A full and harmonious sound (Restorations by the firm of Adema) by Rogér van Dijk & Cees van der Poelby Rogér van Dijk & Cees van der Poel |Het ORGEL |Year 103 |(2007) |Issue 1
Het ORGEL 103 (2007), nr. 1, xx-xx [summary]
On 16 September, 2006, Ademas Kerkorgelbouw of Hillegom presented its jubilee book celebrating 150 years of organ building. The company was started in 1855 in Leeuwarden, and is The Netherlands oldest organ building company. In 1868 a branch was started in Amsterdam. This branch of the company became the best known and built the organs of the Moses and Aäronkerk in Amsterdam and the cathedral St.-Bavo in Haarlem. Since 2002 the company has been headed by Ronald van Baekel, under whose direction the organ in the St.-Jans basilica in Laren (NH) was built and the three restorations carried out which are presented in this article.
The organ in St.-Werenfriduss church in Workum was built in 1885 in two separate cases by the Amsterdams Ademas. It survived without alterations and is, since the restoration of 2004, together with the church building and interior an excellently conserved example of Catholic emancipation of the 19th century.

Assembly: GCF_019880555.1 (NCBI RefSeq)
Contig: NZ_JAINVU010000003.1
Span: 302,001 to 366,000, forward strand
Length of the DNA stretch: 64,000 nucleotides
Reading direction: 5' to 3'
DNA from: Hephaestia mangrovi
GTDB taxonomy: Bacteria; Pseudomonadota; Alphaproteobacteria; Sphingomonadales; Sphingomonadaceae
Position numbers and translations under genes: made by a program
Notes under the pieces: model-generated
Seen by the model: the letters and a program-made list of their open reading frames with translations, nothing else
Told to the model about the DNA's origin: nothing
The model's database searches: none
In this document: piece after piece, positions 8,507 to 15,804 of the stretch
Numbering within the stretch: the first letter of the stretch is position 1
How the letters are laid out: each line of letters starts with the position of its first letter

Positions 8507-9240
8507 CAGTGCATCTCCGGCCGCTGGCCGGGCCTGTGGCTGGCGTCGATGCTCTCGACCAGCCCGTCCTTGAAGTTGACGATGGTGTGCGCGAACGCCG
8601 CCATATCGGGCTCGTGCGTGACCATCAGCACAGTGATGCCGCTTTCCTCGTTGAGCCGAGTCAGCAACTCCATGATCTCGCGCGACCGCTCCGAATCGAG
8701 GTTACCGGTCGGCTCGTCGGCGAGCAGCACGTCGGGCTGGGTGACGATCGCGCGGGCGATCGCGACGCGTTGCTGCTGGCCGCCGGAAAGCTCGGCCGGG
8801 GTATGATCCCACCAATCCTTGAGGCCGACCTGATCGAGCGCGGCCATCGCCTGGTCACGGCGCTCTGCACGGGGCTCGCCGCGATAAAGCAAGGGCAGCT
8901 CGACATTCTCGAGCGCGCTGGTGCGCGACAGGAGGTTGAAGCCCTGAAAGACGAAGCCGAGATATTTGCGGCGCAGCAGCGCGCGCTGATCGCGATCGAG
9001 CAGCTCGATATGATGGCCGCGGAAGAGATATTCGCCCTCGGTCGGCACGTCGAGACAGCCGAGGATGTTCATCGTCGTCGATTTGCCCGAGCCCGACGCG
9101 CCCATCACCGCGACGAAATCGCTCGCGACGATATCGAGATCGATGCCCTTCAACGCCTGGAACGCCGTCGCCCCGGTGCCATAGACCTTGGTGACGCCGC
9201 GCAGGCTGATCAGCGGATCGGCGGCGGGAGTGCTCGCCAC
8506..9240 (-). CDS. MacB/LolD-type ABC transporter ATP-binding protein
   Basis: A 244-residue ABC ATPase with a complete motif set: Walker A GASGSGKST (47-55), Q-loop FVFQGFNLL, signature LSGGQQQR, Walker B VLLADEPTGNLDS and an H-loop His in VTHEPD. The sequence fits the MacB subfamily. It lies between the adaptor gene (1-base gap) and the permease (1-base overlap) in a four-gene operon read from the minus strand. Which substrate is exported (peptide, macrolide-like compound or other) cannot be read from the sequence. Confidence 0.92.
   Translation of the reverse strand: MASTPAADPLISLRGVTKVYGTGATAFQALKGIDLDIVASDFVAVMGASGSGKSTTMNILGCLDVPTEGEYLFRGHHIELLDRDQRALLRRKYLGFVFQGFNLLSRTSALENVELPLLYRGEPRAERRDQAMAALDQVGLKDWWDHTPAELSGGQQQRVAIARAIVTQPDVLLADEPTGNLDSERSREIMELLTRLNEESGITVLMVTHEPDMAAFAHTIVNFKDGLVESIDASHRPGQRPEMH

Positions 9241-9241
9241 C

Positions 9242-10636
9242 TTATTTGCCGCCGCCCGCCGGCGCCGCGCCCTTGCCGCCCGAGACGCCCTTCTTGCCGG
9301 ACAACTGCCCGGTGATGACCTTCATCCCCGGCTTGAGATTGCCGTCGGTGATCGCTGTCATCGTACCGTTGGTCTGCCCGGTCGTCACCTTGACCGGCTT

The organ in St. Josephs cathedral in Groningen was built in 1906 by Michaël Maarschalkerweerd with pneumatic action according to the system of Weigle. Alterations carried out around 1950 were removed during the restoration of 2005. The front was reconstructed by adding the middle section removed in 1942, so that the organ cases are now joined again.
The brothers Gradussen built a two-manual instrument with independent pedal in 1890 for the St.-Martinuskerk in Arnhem. In 1950 the disposition was altered and the superfluous pipework stored in the organ. Using this pipework it was possible in 2006 to restore the original disposition. Thus a restoration period of 12 years was brought to a close.
Photos Maarschalkerweerd-organ St.-Jozef Cathedral in Groningen. Photos: Jan Smelik
Photos Gradussen-organ St.-Martinus church Arnhem Photos: Cees van der Poel
Photo organ St.-Werenfridus Workum. Photo: Cees van der Poel